Clara Labs, a startup which was a member of the summer 2014 batch at leading incubator Y Combinator, is reportedly about to receive substantial backing from venture capital firm Sequoia Capital to help bring its smart personal assistant to market. A timely opportunity for us to take another look at the trend for digital personal assistants.
By Arthur de Villemandy October 21, 2014
Using digital and process automation to simplify daily tasks is something that a lot of professional people are very keen on and therefore something that a number of tech startups are keen to provide. In addition to all the available productivity-boosting systems designed to help manage daily tasks more efficiently, there has been a considerable boom in virtual assistant apps lately, both for private and professional purposes. A recent example is a voice assistant project called Viv, run by two of the three engineers who were behind Apple’s personal assistant/knowledge navigator Siri, which claims to have achieved a substantial improvement in semantic performance so as to make the user experience more precise. Meanwhile Coca-Cola is using a custom-built web virtual assistant, in the form of a messaging service which can direct a customer search towards specific assistance. In parallel, startup Clara Labs has come up with a virtual personal assistant designed to save users time by centralising and automating everyday organisational tasks.
The ‘Clara’ personal assistant is able to organise a meeting with a real person all by ‘herself’. For example, if you email a colleague or contact requesting a meeting and put Clara in copy, she can access information on the two parties’ availability, arrange the meeting with the message recipient and enter it in the diary. Clara is also aware of when she needs to take action, spotting incoming emails containing meeting requests, looking at the diary and emailing back a date-and-time suggestion. Recent moves to make company workspace smarter include the use of iBeacons, which render the space itself interactive and foster fast collaboration. Booking a meeting room for an ad hoc session becomes easier when you can track the whereabouts of all required participants in real time. However, this process cannot yet be automated, as people need to be close to the sensors in order to be identified. So the idea of using artificial intelligence (AI) to create ‘smart’ personal assistants that can understand human language well enough to draft emails or find out where the nearest Italian restaurant is located represents an immediate step forward in improving employee productivity.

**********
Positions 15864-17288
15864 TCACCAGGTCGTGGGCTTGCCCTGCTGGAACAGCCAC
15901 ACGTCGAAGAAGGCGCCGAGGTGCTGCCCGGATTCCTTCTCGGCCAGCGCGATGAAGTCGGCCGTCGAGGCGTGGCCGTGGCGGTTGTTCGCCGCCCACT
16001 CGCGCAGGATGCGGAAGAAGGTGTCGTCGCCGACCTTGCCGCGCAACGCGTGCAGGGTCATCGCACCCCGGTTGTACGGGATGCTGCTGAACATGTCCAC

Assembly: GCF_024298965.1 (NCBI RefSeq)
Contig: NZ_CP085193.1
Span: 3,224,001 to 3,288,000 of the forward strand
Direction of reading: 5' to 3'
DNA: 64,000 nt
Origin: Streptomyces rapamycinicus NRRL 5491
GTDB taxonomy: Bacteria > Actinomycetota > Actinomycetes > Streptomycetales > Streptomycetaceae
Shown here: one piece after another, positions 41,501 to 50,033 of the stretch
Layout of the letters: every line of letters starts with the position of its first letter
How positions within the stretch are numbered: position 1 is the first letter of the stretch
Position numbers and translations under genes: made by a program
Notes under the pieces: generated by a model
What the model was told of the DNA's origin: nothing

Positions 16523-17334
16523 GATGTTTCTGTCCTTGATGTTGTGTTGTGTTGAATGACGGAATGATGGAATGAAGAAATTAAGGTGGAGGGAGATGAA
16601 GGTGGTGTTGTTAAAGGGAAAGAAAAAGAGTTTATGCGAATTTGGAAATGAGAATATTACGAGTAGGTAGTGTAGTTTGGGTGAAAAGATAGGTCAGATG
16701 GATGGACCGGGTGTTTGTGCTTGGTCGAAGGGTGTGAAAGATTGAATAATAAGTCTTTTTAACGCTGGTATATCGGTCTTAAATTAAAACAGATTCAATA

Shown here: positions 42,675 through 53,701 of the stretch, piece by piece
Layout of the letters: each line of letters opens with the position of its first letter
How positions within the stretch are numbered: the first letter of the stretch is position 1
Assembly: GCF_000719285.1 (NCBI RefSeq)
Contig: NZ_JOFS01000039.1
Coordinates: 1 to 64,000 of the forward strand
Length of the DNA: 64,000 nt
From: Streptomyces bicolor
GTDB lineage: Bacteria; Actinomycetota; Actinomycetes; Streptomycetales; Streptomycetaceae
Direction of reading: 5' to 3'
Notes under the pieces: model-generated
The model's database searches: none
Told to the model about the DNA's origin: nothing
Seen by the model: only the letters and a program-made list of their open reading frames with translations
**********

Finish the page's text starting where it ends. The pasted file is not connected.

In 2010, Siri, a startup working on voice assistance technology, was acquired by Apple, which promptly incorporated this functionality into its smartphones. Today Siri is able to programme dates in your diary, send emails, read incoming messages and carry out Internet searches. San Francisco-based startup Jarvis, founded in 2013, is a personal assistant with a more domestic skillset – i.e. monitoring household appliances and heating/cooling systems in a connected home. Meanwhile Google has an assistant called Google Now and Microsoft has developed its Cortana assistant and this general enthusiasm for personal assistants does not appear to be diminishing. Quite the reverse in fact: judging by some of the acquisitions made recently, the web giants seem to be gearing up to take the technology to the next level by developing AI to the point where daily tasks can eventually be entirely delegated to virtual assistants. Last year, with the aim of further enhancing Siri, Apple bought Novauris, a company specialising in voice recognition, which already possesses a large vocabulary having worked with Verizon Wireless, Panasonic and Samsung. With the work being done by the Internet giants, notably Google, on machine-learning, AI now looks increasingly likely to become – through personal assistants among other functionality – part of our everyday lives.